Mike Willis explains why barristers can keep their reasoning quiet

Last week the House of Lords issued a keenly awaited judgment that examined the duties of lawyers and other professionals.

In Moy v Pettman Smith [2005] solicitors were instructed by Moy to sue a health authority following treatment of his broken leg.

Due to a failure to obtain and serve a key medical report within time, Moy had to accept a reduced settlement offer from the health authority.

He then sued the solicitors and barrister.

At trial, the solicitors were held negligent for failing to obtain the necessary medical evidence in time, but counsel was acquitted of any negligence.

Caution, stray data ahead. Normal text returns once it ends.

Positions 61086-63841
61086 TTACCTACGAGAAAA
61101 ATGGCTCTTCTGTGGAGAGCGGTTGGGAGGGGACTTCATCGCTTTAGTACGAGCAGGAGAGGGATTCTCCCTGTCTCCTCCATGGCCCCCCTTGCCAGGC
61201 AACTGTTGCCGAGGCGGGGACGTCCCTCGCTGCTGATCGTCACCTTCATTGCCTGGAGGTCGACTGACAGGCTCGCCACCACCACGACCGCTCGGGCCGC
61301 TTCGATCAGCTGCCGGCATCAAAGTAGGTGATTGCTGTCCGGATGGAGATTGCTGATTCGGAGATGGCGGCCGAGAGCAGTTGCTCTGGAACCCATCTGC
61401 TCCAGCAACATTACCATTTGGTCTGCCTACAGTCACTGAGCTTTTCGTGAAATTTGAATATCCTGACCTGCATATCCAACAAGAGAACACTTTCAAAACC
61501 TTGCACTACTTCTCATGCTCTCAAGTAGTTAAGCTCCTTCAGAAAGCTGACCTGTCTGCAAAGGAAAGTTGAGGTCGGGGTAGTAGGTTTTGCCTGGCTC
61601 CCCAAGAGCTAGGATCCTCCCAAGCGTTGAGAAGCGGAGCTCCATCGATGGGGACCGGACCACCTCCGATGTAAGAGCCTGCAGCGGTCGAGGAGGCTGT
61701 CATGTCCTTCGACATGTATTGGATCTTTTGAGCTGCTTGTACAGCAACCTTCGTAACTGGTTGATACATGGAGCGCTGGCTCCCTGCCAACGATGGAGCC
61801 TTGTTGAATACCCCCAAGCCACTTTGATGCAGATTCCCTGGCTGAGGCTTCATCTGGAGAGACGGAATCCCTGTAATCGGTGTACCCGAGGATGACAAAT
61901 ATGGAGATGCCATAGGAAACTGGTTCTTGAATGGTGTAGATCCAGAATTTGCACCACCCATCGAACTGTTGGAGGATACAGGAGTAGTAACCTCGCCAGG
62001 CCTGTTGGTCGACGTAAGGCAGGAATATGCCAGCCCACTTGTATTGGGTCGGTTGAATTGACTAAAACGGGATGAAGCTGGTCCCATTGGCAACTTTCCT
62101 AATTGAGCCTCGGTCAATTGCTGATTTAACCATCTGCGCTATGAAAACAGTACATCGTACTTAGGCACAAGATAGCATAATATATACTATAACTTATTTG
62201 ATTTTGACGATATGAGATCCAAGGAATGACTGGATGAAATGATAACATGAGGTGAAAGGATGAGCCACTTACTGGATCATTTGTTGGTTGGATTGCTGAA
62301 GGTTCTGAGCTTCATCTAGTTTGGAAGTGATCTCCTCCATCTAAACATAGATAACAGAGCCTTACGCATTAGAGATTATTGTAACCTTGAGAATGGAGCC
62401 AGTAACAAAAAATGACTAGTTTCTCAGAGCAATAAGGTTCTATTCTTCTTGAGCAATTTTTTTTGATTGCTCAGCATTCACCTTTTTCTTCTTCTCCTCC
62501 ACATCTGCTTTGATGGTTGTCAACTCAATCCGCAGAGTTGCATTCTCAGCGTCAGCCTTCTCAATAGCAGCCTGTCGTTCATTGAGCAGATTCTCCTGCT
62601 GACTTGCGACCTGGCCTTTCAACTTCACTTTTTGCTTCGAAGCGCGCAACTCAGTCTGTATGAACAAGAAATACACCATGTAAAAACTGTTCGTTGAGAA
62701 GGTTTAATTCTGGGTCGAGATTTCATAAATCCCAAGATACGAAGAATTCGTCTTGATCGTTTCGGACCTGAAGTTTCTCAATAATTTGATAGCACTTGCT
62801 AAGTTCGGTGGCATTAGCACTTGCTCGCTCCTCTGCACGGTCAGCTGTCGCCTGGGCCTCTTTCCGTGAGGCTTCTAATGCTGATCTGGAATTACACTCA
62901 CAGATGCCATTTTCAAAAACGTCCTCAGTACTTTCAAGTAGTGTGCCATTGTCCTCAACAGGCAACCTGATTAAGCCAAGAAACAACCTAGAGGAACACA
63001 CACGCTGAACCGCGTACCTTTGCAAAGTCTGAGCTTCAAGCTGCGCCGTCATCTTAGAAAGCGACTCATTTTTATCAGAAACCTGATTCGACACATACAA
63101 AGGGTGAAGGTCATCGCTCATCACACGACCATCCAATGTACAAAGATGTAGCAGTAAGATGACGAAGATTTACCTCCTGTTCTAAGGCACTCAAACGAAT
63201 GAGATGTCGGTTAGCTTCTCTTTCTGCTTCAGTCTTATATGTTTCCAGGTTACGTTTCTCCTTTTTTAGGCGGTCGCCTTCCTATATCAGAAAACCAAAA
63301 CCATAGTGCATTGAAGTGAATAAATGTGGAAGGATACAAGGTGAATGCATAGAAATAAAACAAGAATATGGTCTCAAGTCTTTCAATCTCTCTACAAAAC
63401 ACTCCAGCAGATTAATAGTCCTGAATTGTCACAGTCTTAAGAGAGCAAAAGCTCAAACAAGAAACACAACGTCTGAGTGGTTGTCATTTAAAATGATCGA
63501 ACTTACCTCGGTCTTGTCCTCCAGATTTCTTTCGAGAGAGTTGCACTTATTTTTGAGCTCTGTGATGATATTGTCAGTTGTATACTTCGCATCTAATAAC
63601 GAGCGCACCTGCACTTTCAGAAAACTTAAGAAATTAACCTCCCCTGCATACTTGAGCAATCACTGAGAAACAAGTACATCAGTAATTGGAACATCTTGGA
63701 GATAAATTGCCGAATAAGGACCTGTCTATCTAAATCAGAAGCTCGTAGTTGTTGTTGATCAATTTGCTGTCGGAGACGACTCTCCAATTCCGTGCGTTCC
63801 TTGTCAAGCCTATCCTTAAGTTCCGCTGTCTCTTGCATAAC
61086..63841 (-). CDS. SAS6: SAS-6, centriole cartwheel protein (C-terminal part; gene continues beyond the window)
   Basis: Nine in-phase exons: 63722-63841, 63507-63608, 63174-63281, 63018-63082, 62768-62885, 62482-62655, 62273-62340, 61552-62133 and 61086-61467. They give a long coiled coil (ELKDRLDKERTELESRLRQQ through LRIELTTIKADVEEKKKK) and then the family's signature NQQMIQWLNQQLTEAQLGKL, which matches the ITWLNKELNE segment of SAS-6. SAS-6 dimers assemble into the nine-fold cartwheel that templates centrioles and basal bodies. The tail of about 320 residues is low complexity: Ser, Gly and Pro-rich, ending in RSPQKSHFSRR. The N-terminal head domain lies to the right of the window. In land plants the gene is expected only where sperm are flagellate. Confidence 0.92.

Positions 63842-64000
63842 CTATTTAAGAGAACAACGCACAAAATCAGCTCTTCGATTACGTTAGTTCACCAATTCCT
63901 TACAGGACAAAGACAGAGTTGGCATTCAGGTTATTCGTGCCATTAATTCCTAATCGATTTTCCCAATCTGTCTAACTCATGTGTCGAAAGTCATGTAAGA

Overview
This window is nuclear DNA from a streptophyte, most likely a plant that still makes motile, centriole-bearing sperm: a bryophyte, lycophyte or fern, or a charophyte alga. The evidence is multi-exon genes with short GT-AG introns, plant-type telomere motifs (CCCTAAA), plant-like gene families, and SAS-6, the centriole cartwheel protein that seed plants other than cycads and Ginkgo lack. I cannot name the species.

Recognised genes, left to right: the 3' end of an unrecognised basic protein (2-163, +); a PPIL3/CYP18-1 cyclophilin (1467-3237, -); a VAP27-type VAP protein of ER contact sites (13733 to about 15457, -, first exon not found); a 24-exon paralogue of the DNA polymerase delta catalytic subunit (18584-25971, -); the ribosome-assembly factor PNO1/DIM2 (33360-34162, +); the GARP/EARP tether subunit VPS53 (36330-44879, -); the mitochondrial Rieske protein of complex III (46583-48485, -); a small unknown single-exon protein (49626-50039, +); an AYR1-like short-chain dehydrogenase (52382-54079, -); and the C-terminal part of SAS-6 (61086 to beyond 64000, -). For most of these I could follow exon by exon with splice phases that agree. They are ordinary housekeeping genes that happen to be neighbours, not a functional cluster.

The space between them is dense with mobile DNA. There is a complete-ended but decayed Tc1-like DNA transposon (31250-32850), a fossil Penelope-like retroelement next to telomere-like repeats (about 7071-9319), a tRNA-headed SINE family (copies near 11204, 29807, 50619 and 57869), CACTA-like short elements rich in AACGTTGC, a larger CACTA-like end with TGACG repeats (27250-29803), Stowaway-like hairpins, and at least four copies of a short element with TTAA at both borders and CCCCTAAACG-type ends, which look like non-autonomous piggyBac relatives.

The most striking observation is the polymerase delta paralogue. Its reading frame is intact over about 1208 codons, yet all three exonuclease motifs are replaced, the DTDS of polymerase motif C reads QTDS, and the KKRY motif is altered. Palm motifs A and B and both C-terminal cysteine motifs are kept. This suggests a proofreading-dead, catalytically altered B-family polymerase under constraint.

The Court of Appeal did not condemn counsel's reasoning, but found her negligent and apportioned her 25% of the liability.

Counsel appealed.
The Law Lords unanimously allowed the appeal, finding neither counsel's assessment of the position nor her advice negligent.

In doing so they gave clear direction on the extent to which barristers should explain their reasoning to clients and/or provide warnings of potential adverse consequences.

The Lords acknowledged that stricter and more developed standards apply for the medical profession - as upheld recently in Chester v Afshar [2004].

But the Lords said it would be too burdensome on the advocacy professions to require them to spell out their reasoning to clients.

' Mike Willis is a professional risks partner at Beachcroft Wansbroughs